One convoluted twist later and Zhi-Ming is escaping from Shaolin again to help his newfound friends seek their revenge. They pinpoint He Suo’s location to a boat on the Yangtze River, which concludes the film in a glorious fashion. I think the best part of Martial Arts of Shaolin is that it works as something of a lens into the past. Most of China’s countryside remains untouched after many thousands of years, so it convincingly comes off as ancient here. It’s also captured with stunning camera angles and a ton of color, almost looking 3D in how grand it is.
The last fight, too, is just all kinds of absurd. Zhi-Ming and Chao Wei set up a blockade, then proceed to storm the boat and fight off about 250 guards. Soon, both North and South Shaolin join in and people are getting flung through the air while Jet Li is cartwheeling on the boat to dodge attacks. It’s sometimes a bit much to take in, but it always remains coherent.
He Suo clearly knows his time is up, so he attempts to flee when the going gets tough. Zhi-Ming and his teacher chase He Suo to a vineyard and commence in one last brawl to end things. It’s really not much of a fight as He Suo is completely outnumbered. Zhi-Ming is initially hesitant to kill his adversary, but Si-Ma Yan walks in to slice his head off for the final blow. It’s absolutely brutal, made more so by how fast it happens and how unremorseful Qiuyan’s facial expression is.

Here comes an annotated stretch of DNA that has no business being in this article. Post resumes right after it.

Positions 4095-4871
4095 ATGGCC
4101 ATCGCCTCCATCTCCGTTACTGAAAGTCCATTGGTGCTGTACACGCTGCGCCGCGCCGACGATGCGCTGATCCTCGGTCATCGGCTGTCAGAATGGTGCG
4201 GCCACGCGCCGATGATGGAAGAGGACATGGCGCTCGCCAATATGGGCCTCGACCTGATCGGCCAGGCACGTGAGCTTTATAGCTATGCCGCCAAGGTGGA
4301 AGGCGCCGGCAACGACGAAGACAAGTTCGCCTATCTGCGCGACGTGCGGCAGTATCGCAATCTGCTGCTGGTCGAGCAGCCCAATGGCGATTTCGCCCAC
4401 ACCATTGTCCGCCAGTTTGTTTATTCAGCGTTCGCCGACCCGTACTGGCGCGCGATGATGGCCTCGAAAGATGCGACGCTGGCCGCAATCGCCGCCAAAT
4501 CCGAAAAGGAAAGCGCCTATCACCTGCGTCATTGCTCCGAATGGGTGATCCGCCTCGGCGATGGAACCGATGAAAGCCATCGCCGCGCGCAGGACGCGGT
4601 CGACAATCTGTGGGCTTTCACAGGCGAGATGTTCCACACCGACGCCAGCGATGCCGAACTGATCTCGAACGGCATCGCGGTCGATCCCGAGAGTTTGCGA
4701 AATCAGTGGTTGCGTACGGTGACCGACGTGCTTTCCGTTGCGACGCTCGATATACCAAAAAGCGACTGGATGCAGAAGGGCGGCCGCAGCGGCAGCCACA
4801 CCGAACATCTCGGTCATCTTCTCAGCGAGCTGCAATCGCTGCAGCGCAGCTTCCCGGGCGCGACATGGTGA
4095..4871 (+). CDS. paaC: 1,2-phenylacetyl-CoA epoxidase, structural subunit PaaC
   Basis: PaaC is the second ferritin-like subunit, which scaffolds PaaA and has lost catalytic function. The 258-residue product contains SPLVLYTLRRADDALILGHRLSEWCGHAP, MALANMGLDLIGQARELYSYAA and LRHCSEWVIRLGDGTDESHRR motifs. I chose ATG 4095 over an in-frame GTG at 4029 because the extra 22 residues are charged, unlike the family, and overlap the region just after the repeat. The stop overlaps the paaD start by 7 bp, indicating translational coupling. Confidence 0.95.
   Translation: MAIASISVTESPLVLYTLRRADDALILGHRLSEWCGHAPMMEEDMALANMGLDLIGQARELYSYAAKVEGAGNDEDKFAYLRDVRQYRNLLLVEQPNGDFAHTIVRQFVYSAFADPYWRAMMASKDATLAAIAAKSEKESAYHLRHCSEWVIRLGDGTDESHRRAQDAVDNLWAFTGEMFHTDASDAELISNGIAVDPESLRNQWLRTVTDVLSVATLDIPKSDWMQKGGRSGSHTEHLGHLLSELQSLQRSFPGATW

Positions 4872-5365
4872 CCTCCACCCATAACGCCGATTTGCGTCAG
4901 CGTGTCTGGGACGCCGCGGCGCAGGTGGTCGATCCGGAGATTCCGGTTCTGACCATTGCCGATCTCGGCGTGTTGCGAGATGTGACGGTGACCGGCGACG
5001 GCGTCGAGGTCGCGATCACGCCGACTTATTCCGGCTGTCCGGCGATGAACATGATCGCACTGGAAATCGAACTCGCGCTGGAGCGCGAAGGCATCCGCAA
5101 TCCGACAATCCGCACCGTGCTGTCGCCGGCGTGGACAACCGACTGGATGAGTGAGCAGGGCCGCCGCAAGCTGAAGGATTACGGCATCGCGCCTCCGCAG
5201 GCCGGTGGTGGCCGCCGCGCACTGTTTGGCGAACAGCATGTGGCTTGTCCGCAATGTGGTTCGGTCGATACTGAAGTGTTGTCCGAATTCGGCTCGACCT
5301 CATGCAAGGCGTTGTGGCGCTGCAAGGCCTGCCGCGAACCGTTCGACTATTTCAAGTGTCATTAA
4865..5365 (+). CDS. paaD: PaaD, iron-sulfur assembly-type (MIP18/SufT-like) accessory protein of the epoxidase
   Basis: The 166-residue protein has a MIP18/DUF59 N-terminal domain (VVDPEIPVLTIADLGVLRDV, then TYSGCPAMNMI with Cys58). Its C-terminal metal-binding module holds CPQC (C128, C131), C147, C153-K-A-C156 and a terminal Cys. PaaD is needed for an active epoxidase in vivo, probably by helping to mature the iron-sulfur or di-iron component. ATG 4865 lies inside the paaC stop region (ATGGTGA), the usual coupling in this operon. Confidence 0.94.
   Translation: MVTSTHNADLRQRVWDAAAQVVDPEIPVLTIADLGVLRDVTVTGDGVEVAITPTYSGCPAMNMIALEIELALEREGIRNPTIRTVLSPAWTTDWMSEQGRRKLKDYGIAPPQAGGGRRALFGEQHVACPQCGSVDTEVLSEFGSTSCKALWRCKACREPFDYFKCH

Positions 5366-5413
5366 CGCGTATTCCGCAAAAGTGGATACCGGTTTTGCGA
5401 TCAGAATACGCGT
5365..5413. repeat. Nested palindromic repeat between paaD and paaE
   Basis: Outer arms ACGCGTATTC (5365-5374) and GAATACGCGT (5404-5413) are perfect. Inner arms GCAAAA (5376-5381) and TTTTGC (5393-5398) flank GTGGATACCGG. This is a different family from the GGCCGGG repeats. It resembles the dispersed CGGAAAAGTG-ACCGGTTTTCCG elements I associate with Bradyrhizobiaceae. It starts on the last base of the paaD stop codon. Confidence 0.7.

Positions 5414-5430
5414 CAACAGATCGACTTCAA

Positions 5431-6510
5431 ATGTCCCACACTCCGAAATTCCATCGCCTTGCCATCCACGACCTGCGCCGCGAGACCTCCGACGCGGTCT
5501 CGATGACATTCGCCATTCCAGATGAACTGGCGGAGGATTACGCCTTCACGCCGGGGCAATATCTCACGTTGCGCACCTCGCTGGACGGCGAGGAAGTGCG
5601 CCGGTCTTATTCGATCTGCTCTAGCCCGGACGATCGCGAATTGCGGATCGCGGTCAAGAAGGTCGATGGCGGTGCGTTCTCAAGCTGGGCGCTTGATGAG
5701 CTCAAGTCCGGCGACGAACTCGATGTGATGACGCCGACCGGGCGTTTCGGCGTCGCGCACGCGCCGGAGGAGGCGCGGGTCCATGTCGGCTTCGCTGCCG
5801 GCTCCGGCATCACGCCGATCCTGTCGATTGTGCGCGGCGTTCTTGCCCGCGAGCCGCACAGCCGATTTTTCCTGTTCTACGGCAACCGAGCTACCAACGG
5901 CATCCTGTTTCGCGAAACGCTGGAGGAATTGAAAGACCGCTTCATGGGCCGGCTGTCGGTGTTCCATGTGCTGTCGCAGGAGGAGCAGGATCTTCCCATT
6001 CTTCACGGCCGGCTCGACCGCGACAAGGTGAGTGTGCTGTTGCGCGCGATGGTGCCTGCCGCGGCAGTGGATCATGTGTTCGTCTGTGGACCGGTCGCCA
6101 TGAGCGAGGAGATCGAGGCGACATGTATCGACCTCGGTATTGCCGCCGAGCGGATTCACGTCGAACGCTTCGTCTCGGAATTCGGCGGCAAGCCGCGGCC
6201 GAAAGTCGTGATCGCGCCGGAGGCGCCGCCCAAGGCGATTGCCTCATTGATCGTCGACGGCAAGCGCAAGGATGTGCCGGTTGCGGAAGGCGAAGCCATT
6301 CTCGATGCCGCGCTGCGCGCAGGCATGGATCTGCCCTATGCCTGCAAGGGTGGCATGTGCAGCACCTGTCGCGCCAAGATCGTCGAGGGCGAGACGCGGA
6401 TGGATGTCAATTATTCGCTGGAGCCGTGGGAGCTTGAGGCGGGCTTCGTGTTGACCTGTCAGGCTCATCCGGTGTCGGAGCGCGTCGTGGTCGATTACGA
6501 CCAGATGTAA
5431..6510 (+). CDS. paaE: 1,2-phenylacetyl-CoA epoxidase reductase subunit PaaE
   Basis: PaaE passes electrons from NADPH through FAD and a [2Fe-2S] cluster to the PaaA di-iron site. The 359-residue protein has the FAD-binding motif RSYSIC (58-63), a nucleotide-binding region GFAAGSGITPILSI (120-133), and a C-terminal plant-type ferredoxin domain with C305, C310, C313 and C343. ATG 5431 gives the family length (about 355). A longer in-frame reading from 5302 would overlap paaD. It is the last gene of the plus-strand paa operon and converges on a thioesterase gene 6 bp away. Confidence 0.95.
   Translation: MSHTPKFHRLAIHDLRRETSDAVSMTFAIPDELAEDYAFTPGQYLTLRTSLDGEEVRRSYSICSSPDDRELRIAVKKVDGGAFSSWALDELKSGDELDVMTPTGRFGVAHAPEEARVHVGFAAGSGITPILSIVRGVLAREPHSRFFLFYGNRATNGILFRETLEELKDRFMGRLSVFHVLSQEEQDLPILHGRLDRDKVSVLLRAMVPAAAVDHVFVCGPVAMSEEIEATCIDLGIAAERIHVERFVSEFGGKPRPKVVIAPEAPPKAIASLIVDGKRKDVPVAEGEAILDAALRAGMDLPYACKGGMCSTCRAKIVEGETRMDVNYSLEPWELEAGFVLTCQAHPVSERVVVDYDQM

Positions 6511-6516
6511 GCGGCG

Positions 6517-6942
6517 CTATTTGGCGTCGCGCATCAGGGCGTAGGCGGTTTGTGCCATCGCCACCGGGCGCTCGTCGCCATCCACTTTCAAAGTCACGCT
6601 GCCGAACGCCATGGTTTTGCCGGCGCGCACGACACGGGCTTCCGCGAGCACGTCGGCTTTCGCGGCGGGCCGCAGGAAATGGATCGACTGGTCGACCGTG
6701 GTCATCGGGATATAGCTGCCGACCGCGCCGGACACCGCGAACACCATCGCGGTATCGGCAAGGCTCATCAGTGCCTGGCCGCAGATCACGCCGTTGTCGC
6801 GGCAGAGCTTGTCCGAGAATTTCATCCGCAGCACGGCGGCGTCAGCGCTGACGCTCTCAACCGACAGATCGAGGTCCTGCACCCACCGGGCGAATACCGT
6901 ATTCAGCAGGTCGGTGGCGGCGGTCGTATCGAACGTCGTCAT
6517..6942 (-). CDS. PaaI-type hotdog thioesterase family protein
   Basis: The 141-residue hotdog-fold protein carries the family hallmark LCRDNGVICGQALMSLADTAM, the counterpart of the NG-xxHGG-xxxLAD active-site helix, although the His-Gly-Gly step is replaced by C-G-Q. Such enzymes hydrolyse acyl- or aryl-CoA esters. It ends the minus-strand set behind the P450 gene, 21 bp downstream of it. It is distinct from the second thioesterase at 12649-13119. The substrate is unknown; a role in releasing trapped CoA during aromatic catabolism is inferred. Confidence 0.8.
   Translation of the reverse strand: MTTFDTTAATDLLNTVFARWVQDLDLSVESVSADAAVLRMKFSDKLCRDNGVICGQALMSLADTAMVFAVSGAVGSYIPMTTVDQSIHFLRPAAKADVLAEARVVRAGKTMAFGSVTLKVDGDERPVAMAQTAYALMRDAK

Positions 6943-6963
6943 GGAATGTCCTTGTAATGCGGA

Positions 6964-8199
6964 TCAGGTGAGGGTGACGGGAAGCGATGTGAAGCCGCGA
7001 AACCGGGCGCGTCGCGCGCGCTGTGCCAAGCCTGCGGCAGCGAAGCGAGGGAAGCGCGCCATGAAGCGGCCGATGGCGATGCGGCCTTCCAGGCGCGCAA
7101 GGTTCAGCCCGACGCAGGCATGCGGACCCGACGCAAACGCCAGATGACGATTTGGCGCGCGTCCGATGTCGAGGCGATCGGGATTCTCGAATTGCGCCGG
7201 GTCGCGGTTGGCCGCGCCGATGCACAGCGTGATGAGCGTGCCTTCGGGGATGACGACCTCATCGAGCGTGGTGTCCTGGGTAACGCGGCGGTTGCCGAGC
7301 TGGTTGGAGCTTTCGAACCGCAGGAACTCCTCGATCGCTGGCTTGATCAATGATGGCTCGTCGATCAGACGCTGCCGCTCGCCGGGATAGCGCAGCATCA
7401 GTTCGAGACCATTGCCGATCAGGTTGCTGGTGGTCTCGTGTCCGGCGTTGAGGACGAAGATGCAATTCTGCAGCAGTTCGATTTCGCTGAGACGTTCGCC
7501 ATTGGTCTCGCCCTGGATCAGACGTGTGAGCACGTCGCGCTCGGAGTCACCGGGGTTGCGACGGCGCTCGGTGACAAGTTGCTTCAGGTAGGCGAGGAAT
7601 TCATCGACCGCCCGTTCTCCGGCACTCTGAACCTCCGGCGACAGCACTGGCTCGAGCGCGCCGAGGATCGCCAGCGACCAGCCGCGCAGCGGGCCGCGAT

The ending doesn’t really add anything else to the film, so I won’t even bother discussing it. What I can say is that Martial Arts of Shaolin remains 100% as exhilarating as my memory told me. Despite having not seen it in years and constantly questioning what the hell the plot was, I was floored by the action scenes at every turn. This is not the type of film you can put on in the background and just let happen. Despite nothing even resembling character arcs truly happening, the movie is constantly engaging as a piece of Chinese opera.
It’s really no wonder why Jet Li would continue to grow as a star once you see this movie. In fact, he would even find a short romance with co-star Qiuyan and marry her the following year. Their marriage would come to an end in 1990, but the two remained amicable with Li even gifting her $50,000 for her second marriage in 2005. Li, himself, would remarry in 1999 and has stayed with his current wife since.
It may not be the deepest film around and it certainly doesn’t say anything about the state of the world during ancient times, but Martial Arts of Shaolin exists as a celebration of what makes Chinese opera and Kung Fu so special. In my youth, I always saw it as this extraordinary piece of filmmaking and I’m happy to say that that assessment was not ill-found. You 100% owe it to yourself to give this movie a watch.
If you’d like to read more of Peter’s Kung Fu Corner, you can do so by clicking here.